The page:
Granite meal must be worked on by the Soil Food Web for the nutrients to become available to the plants. The Soil Food Web needs adequate levels of organic matter in the soil to properly function and adequate levels of organic matter In the soil will supply the nutrients needed without adding materials mined from far away.
Soybeans are one of the most Genetically Engineered crops out there today and should be unacceptable to any organic grower. I would use soybean meal only if I could find some organically grown.


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RE: Organic Fertiziler Questions

You will be hard pressed to find quantitative answers. Amounts of nutrients and their resulting effects are commonly identified, even in research, as sufficient, insufficient, low, high, excessive, etc. Likely this is due to the variety of variables involved: type of turf, soil, rainfall, Edit: temperaturel End Edit and the highly transient characteristics of some nutrients like nitrogen. However, somehow, or maybe consequently, recommendations based on soil analysis are made to adjust to a specific range.

Anyway, phosphorus is necessary for production of DNA, plant cells and plant metabolism.

Optimal nitrogen is one of my favorite questions. Anytime I have asked degreed turf horticulturalist and turf managers that question, the answer is that it is determined by Edit:"maximum growth rate model" The model is location and turf dependent. Basically it is just a "guide" based on collected data by the individual user. google Micah Wood End Edit. LoL Hope that helps in some way. Edit: For us pedestrians, the only quantitative recommendations for nitrogen are those supplied by university turf programs for home lawns. e.g. one pound of nitrogen applied in the months of X, Y and Z. End Edit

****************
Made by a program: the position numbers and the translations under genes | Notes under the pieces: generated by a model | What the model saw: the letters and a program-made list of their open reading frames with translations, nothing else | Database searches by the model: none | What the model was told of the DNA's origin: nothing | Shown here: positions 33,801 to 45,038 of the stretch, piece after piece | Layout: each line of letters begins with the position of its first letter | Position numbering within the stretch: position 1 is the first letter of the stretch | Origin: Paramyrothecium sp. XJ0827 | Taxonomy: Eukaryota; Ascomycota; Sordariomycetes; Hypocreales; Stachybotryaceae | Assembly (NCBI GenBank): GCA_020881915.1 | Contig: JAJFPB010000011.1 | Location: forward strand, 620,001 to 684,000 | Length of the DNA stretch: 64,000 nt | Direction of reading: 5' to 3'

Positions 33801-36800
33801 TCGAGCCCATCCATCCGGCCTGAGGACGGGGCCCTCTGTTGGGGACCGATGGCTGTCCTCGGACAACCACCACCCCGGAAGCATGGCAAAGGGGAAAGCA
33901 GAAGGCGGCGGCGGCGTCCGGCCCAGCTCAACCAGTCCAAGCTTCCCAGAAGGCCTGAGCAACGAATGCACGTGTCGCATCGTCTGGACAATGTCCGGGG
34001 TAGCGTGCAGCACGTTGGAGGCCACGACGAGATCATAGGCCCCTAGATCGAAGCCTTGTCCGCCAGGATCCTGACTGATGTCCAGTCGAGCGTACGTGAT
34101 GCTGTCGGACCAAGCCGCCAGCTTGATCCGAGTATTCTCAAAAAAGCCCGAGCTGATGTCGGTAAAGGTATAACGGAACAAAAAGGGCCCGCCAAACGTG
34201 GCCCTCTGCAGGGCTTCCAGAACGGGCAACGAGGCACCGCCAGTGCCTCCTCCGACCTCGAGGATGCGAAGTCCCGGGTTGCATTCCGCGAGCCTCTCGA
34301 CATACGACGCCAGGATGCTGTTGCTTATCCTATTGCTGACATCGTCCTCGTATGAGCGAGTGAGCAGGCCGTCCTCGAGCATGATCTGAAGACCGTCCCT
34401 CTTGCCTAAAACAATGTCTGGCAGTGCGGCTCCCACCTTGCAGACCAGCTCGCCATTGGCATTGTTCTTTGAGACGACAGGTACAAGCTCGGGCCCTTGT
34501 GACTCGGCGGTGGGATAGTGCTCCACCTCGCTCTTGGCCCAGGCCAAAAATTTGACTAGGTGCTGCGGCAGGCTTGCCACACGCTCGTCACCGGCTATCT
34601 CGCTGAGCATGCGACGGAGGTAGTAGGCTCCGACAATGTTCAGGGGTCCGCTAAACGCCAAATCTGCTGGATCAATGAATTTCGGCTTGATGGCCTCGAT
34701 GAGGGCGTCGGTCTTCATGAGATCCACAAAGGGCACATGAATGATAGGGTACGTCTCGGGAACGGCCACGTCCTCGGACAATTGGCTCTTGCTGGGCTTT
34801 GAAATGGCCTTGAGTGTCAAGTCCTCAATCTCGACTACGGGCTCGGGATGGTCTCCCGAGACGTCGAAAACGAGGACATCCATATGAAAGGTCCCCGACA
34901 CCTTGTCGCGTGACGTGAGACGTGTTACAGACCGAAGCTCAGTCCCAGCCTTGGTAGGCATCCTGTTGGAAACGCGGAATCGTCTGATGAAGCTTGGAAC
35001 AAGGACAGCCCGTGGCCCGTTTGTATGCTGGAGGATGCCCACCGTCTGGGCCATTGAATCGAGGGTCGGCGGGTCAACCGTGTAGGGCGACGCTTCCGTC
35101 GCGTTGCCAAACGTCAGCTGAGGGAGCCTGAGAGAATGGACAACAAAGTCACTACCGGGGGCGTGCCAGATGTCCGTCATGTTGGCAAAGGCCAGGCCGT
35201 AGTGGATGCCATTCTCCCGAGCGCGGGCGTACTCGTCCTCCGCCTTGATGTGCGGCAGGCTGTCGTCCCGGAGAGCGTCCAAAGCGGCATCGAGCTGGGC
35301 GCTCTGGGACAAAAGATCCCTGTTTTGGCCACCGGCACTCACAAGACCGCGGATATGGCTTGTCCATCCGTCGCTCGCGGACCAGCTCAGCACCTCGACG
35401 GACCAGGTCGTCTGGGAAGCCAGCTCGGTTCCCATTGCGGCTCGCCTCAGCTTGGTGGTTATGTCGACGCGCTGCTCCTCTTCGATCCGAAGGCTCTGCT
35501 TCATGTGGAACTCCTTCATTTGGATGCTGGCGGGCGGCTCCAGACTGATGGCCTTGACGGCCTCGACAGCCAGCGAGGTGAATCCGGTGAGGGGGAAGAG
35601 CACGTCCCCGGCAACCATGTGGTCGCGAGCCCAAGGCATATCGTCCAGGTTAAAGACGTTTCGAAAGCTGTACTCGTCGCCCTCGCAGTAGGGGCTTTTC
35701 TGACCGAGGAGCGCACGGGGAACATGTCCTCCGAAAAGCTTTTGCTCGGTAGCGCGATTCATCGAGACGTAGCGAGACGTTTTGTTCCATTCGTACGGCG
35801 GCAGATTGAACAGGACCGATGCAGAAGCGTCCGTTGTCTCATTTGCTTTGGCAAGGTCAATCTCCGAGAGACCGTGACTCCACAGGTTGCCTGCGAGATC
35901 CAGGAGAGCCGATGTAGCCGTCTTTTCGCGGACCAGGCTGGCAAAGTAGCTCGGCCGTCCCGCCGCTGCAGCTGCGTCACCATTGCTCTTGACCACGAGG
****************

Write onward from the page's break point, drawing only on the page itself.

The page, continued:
You are accurate that potassium in "sufficient" levels improves root growth, water retention, and turf tolerance to heat and cold.
Higher levels of nitrogen have also been shown to be an important part of winterization resulting in increased root mass and earlier spring green up, possibly due to greater carbohydrate reserves. Edit: This increase in nitrogen for winterization benefits are totally unrelated to and in addition to the "maximum growth rate" model for determination of nitrogen requirements.

This post was edited by yardtractor1 on Sat, May 24, 14 at 2:54


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RE: Organic Fertiziler Questions

Excess Nitrogen and Phosphorus are known, and have been shown, to flow out of soils with the excess water and not only enter our ground water where they pollute, Nitrates in our drinking water and toxic algae growth in our lakes and ponds, slowly poisoning us.
The only means to know what the soil under your feet need to grow a good healthy turf is to have periodic soil tests done and look at the soil so you can adjust what you are doing to provide that soil with what it needs. That also makes economic sense since you are not spending your money on what you do not need.


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RE: Organic Fertiziler Questions

"The only means to know what the soil under your feet need to grow a good healthy turf is to have periodic soil tests done and look at the soil so you can adjust what you are doing to provide that soil with what it needs. That also makes economic sense since you are not spending your money on what you do not need."

All good, but the OP asks: " is there an optimal Nitrogen level I should shoot for and how often should I test for it? "


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RE: Organic Fertiziler Questions

Because Nitrogen availability to plants is very dependent on the activity of the Soil Food Web, which is dependent on soil temperature, few soil test labs today test for Nitrogen.
Work at making the soil into a good healthy soil and there will be adequate, but not in excess, amounts of all nutrients in balance available to those plants.